Terrified and wanting to return to their parents, the little ones reached Copenhagen, where they were first subjected to isolation. They were taken to the so-called summer camp. It was an isolated place where they had been quarantined. It was feared that they might have brought infectious diseases with them. At the end of isolation, the camp was visited by Danish Queen Ingrid herself, expressing her approval of the project.

Inuit children suffered a great deal of trauma (photo demonstration)

Then the children were placed among foster families with whom they spent not the promised 6, but as much as 12 months. During them a lot of emphasis was placed on education and language learning. The Danish press wrote about the progress made by the little participants in the experiment, announcing the great success. Unfortunately, the truth was quite different.

Inuit children were greatly traumatized . They felt alienated, missed their families, and were confused by the new environment and the people around them. Nobody was interested in their mental health. After a year, the decision was made to return 16 children to Greenland. 6 were left in the country permanently. Those that were sent back, however, did not return to their families. They were placed in an orphanage founded by the Red Cross in Nuuk, the capital of Greenland. This was to prevent them from returning to the worse conditions that awaited them at home.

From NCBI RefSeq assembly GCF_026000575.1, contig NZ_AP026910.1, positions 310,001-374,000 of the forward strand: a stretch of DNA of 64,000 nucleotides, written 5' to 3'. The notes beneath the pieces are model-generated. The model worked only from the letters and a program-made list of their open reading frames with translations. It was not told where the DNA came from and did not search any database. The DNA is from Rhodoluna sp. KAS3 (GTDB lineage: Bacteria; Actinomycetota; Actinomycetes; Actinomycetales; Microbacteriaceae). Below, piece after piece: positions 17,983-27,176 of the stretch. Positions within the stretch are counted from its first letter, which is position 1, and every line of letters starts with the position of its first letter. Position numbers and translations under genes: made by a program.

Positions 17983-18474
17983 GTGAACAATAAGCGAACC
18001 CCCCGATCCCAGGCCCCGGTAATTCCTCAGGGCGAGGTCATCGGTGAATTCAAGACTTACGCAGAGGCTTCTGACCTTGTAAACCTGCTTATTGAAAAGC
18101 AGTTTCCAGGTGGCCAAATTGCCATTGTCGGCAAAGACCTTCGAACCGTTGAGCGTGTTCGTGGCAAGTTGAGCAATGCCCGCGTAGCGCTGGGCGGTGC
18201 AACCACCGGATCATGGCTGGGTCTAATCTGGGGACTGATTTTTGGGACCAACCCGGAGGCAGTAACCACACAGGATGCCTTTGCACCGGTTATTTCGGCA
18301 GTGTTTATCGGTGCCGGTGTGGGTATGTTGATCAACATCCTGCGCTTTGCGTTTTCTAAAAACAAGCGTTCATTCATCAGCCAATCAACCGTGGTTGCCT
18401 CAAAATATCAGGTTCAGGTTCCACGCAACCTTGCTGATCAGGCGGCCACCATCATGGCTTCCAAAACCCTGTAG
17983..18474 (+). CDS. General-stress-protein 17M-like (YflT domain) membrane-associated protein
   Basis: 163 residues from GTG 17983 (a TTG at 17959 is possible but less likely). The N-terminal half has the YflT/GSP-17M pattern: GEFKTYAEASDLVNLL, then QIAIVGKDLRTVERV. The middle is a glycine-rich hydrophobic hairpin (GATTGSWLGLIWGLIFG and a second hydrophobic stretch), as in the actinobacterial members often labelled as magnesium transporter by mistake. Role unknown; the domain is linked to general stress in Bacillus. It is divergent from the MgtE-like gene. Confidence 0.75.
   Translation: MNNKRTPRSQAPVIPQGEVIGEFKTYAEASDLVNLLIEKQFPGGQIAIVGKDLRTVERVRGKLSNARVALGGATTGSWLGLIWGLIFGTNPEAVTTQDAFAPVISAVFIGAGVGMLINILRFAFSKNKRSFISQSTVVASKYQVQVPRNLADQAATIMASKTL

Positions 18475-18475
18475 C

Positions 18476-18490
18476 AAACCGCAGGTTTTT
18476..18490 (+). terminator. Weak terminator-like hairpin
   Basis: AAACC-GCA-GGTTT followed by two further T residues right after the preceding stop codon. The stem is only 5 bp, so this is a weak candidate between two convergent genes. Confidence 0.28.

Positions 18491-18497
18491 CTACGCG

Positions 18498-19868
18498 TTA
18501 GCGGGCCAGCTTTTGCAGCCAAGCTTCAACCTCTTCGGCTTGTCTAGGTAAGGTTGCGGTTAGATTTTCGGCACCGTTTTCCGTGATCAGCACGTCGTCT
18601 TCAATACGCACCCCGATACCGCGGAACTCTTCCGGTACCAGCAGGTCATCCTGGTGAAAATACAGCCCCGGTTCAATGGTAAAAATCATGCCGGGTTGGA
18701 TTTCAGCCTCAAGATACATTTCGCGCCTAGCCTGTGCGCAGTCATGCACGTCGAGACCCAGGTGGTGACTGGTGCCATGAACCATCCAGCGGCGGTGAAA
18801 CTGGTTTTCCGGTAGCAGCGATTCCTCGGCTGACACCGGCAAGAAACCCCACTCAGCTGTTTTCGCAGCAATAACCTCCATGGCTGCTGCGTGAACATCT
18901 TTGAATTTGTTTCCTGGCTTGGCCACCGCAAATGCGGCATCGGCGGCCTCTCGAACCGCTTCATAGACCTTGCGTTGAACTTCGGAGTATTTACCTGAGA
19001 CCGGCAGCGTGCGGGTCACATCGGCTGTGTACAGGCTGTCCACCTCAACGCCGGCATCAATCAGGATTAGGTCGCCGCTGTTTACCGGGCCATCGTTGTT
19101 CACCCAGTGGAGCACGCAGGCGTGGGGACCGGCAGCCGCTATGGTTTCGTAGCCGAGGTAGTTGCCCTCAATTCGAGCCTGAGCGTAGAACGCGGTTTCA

The children were also forbidden to use an indigenous language. They were to continue their education to get a better education and to act as an impulse for the development of Danish culture in Greenland. However, that did not happen.

Failed experiment

The result of the experiment was not the creation of a new and better generation, but a human tragedy. The children struggled emotionally and mentally for the rest of their lives . Many of them had difficulties in establishing relationships as well as rebuilding family ties. They struggled with alienation and social exclusion. Some of them became alcoholic. Much left this world too soon.

The result of the experiment was not the creation of a new and better generation, but a human tragedy. The children struggled with problems for the rest of their lives (illustrative photo).

The experiment also worsened Danish-Greenlandic relations, becoming one of the driving forces behind the drive of local residents to create autonomy. This was finally done in 1979.

Some of the people responsible for carrying out the experiment tried to hide the truth about its course and results, but the memory of these events has survived. In 2010, the Greenlandic authorities demanded an official apology from the Danish government which were finally submitted by the prime minister in 2020. They were also joined by organizations that took part in the project - the Red Cross and Save the Children Denmark. Currently, the last six of the "experimental" children have filed a lawsuit. They are claiming damages from Denmark amounting to $ 37,800 for each of them.


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  2. Denmark. Indigenous Greenlanders are demanding compensation from the state for a failed experiment , polsatnews.pl, 23/11/2021 (accessed:11/12/2021).
  3. A social experiment that turned into a human drama , wp.pl, 12/06/2015 (accessed:11/12/2021).
  4. Inuit. A northern people who have learned to cope with extreme conditions , onet.pl, 27/06/2020 (access:11/12/2021).